This week, I zoom in on a personal care brand exhibiting success in the shaving category and its plans to expand. Scroll down to use Glossy+ Comments, allowing the Glossy+ community to join discussions around industry topics.
Starting Monday, Eos personal care began seizing on its success in the women’s shave category by branching out to men.
The expansion news includes three new men’s-focused shave creams that are available through retailers including Walmart and Target. They’re positioned next to household men’s brands like Gilette and Barbasol. For Eos, the hope is that men are looking for more skin-nourishing and non-foam shave products. Eos is perhaps best known for its round lip balms, but it first focused on shave products when it launched in 2008. Today, it also sells body lotion, hand cream and body scrub.
According to Eos’s research, the male-identifying audience is already pretty aware and said they were open to using the brand’s existing women’s shave cream. Approximately 45% are aware of Eos lip products, and 38% are aware of Eos shave cream. Furthermore, of those aware, nearly one-third would consider purchasing an Eos product. Since 2021, Eos began checking its brand health metrics daily, largely based on customer surveys and panels conducted with professional survey partners. It’s focused on 10 metrics including intent to purchase, product usage and brand favorability. Previously, Eos had tracked such metrics on a per-project basis.
According to previous Glossy reporting, Eos increased its shaving cream marketing by 300% in 2021, compared to previous years. The same year, its shaving category sales were 30% higher year-over-year. According to Soyoung Kang, CMO of Eos, shaving contributed 25% of the brand’s sales growth, on average, for 2021 and 2022.
“The amazing growth we’ve had in the last few years with women’s shave cream has opened up a lot of doors for us. That’s both from a [new] consumer standpoint and in terms of more social [chatter] around men using it, too,” she said.
Eos began to lean heavily into the shave category in 2021, when it capitalized on a Feb. 2021 viral moment involving TikToker Carley Joy (@Killljoyy; 2.5 million TikTok followers). In the video, she talks about using the shave cream on her vulva. In response, Eos debuted a campaign called “Bless Your F*ing Cooch,” and later a zany digital campaign called Vagnastics. Vagnastics was distributed through YouTube, TikTok, Snapchat and Instagram, and was inspired by 1980s jazzercise. TikTok has spurred a series of other bathroom and beauty-based hashtag trends. The latest bathroom-related TikTok trend is called the #EverythingShower. It comprises people’s full shower routine, including their use of body scrubs and washes, and their shaving and hair-washing processes. The hashtag has garnered more than 132 million views.
Eos’s growth in the shaving category appears to buck the industry’s trajectory. According to Mintel’s 2022 Shaving and Hair Removal Products report, the U.S. shaving and hair removal market is expected to drive $3.7 billion in total 2022 retail sales, a decline of 0.3% from 2021.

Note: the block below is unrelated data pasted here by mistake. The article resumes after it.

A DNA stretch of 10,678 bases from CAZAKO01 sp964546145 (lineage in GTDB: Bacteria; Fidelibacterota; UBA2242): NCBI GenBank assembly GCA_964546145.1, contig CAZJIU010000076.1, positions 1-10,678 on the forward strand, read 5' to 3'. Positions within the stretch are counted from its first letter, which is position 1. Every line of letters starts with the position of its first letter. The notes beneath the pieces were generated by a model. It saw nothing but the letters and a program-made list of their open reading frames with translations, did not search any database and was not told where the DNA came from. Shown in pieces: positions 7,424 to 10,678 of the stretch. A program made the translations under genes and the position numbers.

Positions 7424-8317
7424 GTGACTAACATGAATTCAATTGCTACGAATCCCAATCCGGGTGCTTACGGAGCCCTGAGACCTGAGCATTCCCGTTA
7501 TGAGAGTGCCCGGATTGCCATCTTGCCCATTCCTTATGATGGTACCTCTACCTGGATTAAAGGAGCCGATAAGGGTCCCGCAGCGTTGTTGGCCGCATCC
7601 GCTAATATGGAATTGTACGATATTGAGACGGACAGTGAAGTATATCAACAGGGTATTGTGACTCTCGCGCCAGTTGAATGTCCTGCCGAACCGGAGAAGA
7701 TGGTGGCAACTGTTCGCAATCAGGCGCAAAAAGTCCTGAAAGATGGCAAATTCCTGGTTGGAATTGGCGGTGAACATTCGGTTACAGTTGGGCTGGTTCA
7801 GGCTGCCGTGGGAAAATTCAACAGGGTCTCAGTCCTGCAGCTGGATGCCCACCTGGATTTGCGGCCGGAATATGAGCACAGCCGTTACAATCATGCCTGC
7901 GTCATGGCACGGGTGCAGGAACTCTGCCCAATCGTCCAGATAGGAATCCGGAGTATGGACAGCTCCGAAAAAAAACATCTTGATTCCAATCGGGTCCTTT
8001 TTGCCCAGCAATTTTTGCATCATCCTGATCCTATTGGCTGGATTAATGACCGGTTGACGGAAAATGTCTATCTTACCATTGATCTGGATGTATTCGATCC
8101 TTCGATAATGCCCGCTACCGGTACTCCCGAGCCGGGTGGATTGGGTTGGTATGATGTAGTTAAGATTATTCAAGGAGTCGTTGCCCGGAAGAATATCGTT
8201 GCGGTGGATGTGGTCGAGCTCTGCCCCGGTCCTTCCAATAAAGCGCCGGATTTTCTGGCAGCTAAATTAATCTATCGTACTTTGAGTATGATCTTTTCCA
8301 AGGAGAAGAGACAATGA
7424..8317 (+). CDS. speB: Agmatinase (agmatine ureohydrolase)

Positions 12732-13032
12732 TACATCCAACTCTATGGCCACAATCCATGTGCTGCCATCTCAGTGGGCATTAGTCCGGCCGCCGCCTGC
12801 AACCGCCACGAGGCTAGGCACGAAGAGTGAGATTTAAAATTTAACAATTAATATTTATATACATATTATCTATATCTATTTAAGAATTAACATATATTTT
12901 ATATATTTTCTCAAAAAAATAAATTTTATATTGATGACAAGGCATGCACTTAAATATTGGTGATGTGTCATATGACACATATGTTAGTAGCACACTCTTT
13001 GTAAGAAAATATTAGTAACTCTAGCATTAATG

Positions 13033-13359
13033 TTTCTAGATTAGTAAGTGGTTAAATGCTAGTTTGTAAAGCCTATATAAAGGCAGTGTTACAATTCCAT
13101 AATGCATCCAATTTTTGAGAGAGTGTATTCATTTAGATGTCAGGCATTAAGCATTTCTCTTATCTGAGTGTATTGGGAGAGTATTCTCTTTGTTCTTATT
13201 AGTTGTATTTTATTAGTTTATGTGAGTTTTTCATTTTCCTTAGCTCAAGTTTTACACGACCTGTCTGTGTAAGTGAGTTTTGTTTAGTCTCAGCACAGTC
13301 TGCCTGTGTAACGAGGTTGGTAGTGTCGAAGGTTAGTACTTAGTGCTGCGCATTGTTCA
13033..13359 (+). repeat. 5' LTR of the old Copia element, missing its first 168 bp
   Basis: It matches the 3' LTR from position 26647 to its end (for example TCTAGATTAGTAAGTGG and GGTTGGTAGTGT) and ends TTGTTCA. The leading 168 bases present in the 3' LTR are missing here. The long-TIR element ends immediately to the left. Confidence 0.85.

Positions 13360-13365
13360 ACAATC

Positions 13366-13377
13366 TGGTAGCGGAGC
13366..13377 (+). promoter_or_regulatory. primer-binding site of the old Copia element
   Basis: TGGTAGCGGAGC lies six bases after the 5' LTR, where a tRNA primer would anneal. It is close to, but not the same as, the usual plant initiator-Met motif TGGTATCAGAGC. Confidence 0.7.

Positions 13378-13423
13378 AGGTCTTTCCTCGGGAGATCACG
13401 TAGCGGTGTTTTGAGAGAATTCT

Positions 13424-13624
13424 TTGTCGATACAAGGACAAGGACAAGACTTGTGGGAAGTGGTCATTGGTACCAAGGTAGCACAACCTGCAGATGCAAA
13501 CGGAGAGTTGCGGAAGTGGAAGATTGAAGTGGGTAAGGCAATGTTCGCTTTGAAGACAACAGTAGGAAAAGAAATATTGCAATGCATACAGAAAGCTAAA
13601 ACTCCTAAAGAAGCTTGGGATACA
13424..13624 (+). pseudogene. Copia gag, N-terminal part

“With the exception of 2021, the [hair removal] market has experienced sluggish sales since 2017, which can partially be attributed to the highly saturated landscape and value-driven mindset of category shoppers,” said Olivia Guinaugh, senior beauty and personal care analyst at Mintel. “Incorporating benefits beyond hair removal, particularly those related to skin care, may not only help lift sales in the near term but also increase category potential for the longer term.”
The digital campaign launches this week across paid and unpaid influencers, as well as OTT, digital ads and streaming commercials. The commercial campaign, made with creative agency Mischief @ No Fixed address, called “Unmanhandle Your Face, ” pokes fun at traditional macho-masculine men’s product commercials. In the commercial, a man accosts another in the shaving aisle at a store, telling him to use a shaving cream that has “notes of whiskey and lumber” and can “make you man enough to fight a gorilla,” before being knocked out by a primate. Meanwhile, the other man shopping proceeds to choose Eos as a less ridiculous and more skin-nourishing alternative.
“A big part of our marketing strategy has been to laser-focus on reaching younger male-identifying audiences. [Men’s shaving] is still a newer business for us, so we need to make sure we’re spending money efficiently,” said Kang. “If you look at [our] data, it shows that, increasingly — especially young — male consumers are very open to establishing new [grooming] care routines.”
With influencers, Eos has tapped into six paid TikTokers and YouTubers like Jack Martin (@JackMartin; 831,000 TikTok followers) and Kristopher London (@KristopherLondon; 3 million YouTube subscribers). It has also tapped four college and professional basketball players, launching a new advertising area for the brand. Eos hired Matty Ice, a player at Lycoming College, and Terrance Arceneaux, a player for the University of Houston. The March Madness college basketball tournament runs until April 8. In 2021, the Supreme Court ruled that the N.C.A.A. could not bar modest payments to student-athletes, opening up an array of advertising opportunities for students and brands alike.
Starting this week, Eos will advertise through Netflix on the new ad-supported $6.99 tier, which the streaming company introduced in November 2022.
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